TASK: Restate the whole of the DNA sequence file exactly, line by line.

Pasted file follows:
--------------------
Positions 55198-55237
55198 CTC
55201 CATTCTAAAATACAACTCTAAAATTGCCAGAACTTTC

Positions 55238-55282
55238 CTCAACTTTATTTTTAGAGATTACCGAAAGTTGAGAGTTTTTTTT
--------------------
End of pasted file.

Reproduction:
Positions 55198-55237
55198 CTC
55201 CATTCTAAAATACAACTCTAAAATTGCCAGAACTTTC

Positions 55238-55282
55238 CTCAACTTTATTTTTAGAGATTACCGAAAGTTGAGAGTTTTTTTT